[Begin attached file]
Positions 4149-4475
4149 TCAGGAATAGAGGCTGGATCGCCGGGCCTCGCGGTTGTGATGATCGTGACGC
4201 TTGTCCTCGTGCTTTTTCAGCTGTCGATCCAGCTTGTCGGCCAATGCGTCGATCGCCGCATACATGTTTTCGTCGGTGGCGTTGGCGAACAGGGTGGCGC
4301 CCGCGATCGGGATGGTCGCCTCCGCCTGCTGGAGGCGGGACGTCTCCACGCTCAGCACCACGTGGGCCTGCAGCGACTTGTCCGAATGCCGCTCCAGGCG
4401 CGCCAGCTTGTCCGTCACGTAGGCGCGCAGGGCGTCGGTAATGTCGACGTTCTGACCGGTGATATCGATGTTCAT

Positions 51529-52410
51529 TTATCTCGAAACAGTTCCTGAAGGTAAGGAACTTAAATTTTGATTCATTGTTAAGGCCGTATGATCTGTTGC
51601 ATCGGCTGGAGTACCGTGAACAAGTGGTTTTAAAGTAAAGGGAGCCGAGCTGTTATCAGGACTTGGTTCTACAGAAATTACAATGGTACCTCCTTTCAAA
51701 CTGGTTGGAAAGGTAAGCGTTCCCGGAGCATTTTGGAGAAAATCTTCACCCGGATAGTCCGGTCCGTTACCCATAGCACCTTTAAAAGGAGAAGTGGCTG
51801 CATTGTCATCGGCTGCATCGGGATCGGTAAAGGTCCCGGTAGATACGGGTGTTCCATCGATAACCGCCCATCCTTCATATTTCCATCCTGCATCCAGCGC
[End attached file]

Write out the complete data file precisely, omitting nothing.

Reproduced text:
Positions 4149-4475
4149 TCAGGAATAGAGGCTGGATCGCCGGGCCTCGCGGTTGTGATGATCGTGACGC
4201 TTGTCCTCGTGCTTTTTCAGCTGTCGATCCAGCTTGTCGGCCAATGCGTCGATCGCCGCATACATGTTTTCGTCGGTGGCGTTGGCGAACAGGGTGGCGC
4301 CCGCGATCGGGATGGTCGCCTCCGCCTGCTGGAGGCGGGACGTCTCCACGCTCAGCACCACGTGGGCCTGCAGCGACTTGTCCGAATGCCGCTCCAGGCG
4401 CGCCAGCTTGTCCGTCACGTAGGCGCGCAGGGCGTCGGTAATGTCGACGTTCTGACCGGTGATATCGATGTTCAT

Positions 51529-52410
51529 TTATCTCGAAACAGTTCCTGAAGGTAAGGAACTTAAATTTTGATTCATTGTTAAGGCCGTATGATCTGTTGC
51601 ATCGGCTGGAGTACCGTGAACAAGTGGTTTTAAAGTAAAGGGAGCCGAGCTGTTATCAGGACTTGGTTCTACAGAAATTACAATGGTACCTCCTTTCAAA
51701 CTGGTTGGAAAGGTAAGCGTTCCCGGAGCATTTTGGAGAAAATCTTCACCCGGATAGTCCGGTCCGTTACCCATAGCACCTTTAAAAGGAGAAGTGGCTG
51801 CATTGTCATCGGCTGCATCGGGATCGGTAAAGGTCCCGGTAGATACGGGTGTTCCATCGATAACCGCCCATCCTTCATATTTCCATCCTGCATCCAGCGC